Anberlin is an American rock band formed in Winter Haven, Florida in 2002. Since the beginning of 2007, the band has consisted of lead vocalist Stephen Christian, guitarists Joseph Milligan and Christian McAlhaney, bassist Deon Rexroat, and drummer Nathan Young.
Vital is the sixth studio album by Anberlin to be released on October 16, 2012 via Universal Republic.
Anberlin - Vital Reviewed by Jack Appleby
The Anberlin faithful have ached for Vital since early in the year (or 2007, depending on who you ask). Promises for their most aggressive record only heightened expectations of producer Aaron Sprinkle’s return, leaving fans chomping at the bit for the sixth full-length. Though some cheered for a return to older energy, the aptly-titled Vital is a new album, with a new sound, with the best songs of Anberlin’s career.
No disrespect to the band’s back catalog, but Vital blows everything out of the water. Cities has long been the gold standard fans refuse to forget - while that album is undeniable, it shows a band maximizing their young selves; Vital is the result of veteran musicians turning the corner, understanding what works and crafting their masterpiece. This may be a more linear progression from Cities than their previous two records, but both New Surrender and Dark Is The Way were necessary in bringing Anberlin to their current ability - a fair trade, whether you cared for those years or not.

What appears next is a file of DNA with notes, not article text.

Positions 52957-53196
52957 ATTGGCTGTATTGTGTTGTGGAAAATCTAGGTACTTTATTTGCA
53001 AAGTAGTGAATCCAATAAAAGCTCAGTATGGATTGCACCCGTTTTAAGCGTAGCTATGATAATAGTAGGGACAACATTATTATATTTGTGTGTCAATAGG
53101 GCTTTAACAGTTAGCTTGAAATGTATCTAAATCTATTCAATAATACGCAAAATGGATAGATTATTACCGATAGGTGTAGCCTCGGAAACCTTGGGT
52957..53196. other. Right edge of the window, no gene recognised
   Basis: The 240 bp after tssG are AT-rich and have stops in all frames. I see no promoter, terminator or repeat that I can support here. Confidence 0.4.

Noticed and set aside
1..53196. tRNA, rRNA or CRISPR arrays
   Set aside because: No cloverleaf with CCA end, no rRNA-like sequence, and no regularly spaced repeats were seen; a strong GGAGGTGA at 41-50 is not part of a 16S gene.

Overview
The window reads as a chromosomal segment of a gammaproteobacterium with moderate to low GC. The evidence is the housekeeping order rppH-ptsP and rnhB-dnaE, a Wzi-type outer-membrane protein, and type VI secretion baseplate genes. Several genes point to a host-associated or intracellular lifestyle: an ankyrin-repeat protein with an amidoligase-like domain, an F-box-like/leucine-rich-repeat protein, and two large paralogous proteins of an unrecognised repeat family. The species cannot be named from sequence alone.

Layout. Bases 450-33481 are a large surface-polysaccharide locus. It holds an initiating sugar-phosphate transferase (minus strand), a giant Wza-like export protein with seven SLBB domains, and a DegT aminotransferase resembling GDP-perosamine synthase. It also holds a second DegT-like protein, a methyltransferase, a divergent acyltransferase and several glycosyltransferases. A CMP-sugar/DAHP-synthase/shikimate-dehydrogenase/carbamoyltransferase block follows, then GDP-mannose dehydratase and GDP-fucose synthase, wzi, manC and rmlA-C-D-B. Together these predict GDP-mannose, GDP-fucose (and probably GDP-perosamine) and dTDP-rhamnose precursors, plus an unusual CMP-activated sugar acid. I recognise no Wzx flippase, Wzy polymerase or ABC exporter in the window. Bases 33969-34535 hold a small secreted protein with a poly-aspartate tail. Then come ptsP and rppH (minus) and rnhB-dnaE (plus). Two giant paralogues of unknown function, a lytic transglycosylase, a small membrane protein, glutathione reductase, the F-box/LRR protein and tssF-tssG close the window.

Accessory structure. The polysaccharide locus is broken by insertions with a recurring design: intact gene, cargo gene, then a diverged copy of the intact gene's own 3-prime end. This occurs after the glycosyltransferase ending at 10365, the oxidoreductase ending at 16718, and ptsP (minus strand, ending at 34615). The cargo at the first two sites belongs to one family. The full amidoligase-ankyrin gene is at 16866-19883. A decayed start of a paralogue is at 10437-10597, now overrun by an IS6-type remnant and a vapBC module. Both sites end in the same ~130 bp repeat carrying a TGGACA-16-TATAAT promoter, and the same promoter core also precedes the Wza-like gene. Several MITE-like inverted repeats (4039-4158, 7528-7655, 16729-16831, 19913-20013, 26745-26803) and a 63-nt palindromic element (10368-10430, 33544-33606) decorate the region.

The heavy is here and hitting hard, largely due to the band’s electronic additions. Well-crafted programming and synth lines couple with great guitarwork to supply a booming depth to “Self-Starter” and the 80’s-influenced “Intentions,” displaying the utter chaos Stephen Christian wished for. Lead single “Someone Anyone” adds a dose of accessibility to the equation for Top 40 potential, while the fun “Little Tyrants” grabs a little Never Take Friendship Personal for the album’s most nostalgic track. Aaron Sprinkle’s unmatched production should have left its mark by now, expertly putting the pieces together in a pristine, yet full mix. The emphasis on musicianship should be noted as well - while Dark Is The Way spotlit Stephen, Sprinkle brought the vocals back in and pushed a full band sound much closer to what you’d expect from Anberlin.
By the end of ballad “Innocent,” the greatness is palpable, though the best is yet to come. A crunchy hammer-on riff opens “Desires,” simultaneously serving as an album standout, the band’s heaviest track, and the best chorus on the record. Despite all the brilliance before it, “Modern Age” is the best offering - no song shows every success and lesson from the band’s career quite like it. That’s without even touching the gorgeous “Orpheum” or epic closer “God, Drugs, and Sex,” both of which will likely earn slots in listeners’ favorites.
Calling Vital a career-defining record isn’t a stretch in the least. The album lives up to its title in every way and should prove essential for old and new fans alike. Despite tough competition from many stellar 2012 releases, the record should catch more than a few end of year lists, and could take the top spot for many. Vital is the best record in Anberlin’s 10 year career, bar none.
Reviewed by Jack Appleby for absolutepunk.net
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